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    Maccabees in the Bible – Ask the Rabbi

    Q. Why were the Maccabees left out of the Bible?

    A. The story of the Maccabean revolt is told in the two Books of the Maccabees, which not only give an account of events but also illustrate the importance of courage, heroism and loyalty.

    The Books of the Maccabees are part of the Apocrypha, works omitted from the Hebrew Bible.

    The structure of the Bible took time to crystallise, but by the time of the Maccabees the historical sections of Scripture may already have been finalised and hence there was no room for these two books.

    Another factor behind the exclusion of Maccabees from Scripture may be the sages’ disapproval of the Hasmonean dynasty because it tried to combine spiritual with temporal power.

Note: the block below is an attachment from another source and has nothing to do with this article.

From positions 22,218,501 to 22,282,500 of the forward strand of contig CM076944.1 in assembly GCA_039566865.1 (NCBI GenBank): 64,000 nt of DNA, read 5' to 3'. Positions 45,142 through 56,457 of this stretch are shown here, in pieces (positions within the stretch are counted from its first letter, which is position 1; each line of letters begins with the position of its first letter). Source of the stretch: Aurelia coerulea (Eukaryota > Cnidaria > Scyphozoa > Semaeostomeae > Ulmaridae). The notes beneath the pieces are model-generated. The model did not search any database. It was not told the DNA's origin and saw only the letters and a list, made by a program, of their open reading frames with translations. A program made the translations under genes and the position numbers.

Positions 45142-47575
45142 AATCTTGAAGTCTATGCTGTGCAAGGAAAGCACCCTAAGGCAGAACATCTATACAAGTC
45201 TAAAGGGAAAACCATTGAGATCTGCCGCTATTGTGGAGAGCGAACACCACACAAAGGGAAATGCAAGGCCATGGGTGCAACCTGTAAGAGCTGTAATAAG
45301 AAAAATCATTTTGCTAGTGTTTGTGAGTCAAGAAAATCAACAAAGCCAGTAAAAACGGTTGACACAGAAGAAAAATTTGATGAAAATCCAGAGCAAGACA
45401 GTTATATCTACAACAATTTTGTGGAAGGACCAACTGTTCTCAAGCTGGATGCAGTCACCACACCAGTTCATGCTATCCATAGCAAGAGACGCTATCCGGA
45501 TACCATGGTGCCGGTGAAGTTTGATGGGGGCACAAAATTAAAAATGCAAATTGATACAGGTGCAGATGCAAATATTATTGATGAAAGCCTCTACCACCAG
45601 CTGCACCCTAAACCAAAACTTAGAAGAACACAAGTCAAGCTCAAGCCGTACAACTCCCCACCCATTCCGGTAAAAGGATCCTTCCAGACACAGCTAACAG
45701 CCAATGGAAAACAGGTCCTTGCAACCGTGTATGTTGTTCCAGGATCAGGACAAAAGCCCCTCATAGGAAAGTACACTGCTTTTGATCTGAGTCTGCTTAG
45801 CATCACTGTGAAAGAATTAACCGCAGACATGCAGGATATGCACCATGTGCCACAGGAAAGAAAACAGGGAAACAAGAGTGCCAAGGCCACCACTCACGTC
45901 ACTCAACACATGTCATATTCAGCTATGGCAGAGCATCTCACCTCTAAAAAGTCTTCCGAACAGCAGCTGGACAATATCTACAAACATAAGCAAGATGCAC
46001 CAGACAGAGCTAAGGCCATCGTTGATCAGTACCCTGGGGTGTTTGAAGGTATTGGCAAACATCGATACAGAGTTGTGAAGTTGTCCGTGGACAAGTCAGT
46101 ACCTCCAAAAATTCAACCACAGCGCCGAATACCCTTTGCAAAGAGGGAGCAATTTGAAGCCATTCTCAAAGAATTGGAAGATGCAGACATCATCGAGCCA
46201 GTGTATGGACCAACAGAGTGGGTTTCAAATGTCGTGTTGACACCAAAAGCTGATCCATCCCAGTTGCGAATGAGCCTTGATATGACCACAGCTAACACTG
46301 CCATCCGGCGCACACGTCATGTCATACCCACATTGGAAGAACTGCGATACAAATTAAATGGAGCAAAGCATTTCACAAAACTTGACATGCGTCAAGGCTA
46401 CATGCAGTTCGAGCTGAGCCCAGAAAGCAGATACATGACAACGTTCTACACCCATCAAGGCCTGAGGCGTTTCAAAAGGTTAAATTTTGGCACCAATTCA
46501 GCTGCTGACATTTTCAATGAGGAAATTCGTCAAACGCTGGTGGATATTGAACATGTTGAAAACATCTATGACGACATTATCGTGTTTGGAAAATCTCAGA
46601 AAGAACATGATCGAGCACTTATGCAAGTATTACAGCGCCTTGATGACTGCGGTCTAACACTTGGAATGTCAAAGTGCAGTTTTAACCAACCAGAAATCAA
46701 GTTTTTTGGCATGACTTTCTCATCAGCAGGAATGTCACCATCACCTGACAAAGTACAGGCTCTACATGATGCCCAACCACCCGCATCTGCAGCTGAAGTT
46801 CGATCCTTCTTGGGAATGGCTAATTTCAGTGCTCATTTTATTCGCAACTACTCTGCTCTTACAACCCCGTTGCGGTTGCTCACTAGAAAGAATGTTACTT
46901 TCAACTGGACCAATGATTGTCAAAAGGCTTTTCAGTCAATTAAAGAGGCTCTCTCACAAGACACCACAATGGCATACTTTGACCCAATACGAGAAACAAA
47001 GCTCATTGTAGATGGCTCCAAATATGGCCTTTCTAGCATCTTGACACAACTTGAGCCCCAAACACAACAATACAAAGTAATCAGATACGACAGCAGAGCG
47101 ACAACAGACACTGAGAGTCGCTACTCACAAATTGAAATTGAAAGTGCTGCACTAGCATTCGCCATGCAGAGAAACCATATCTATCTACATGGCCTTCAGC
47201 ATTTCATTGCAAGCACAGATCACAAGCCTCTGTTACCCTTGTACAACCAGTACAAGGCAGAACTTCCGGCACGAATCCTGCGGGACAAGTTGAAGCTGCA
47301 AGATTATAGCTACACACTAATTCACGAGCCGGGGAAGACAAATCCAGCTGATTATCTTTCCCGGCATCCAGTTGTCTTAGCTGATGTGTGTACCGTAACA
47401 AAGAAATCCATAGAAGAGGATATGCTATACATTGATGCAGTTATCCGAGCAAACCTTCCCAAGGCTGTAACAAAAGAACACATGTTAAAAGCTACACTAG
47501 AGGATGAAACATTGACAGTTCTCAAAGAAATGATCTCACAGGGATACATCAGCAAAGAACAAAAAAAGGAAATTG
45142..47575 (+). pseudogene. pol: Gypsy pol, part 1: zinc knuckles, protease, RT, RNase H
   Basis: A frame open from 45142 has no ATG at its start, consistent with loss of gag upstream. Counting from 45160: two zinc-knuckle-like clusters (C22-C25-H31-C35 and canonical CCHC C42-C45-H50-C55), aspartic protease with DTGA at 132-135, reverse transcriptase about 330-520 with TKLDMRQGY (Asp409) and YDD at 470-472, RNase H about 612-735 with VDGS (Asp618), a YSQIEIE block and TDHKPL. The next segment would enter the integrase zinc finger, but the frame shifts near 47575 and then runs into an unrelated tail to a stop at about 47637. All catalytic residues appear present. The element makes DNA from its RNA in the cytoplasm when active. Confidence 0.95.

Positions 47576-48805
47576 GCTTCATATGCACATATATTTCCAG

The two Books of the Maccabees do not form a continuous story, unlike the two books of Samuel or the two Books of Kings. They both tell the same story, though in different ways.

    The first book is more detailed; it does not limit itself to the chronology but attempts to explain the causes of the Greek oppression and the need for Jewish resistance. It praises those Jews who remained loyal to the Torah and criticises those who adopted too many hellenistic ways.

    The book is by a Judean author, writing a few decades after the events. It was written in Hebrew but what we have is a Greek translation, not the original.

    The second book, deriving from about the same period but written in Greek, also criticises those who abandoned Jewish observance but aims not only to persuade Jews generally to be loyal to the Torah but to urge Egyptian Jews in particular to observe the now established festival of Chanukah.

    Amongst the interesting features of this second book are the references to life after death, which was assuming increasing importance in Jewish thinking at this time.

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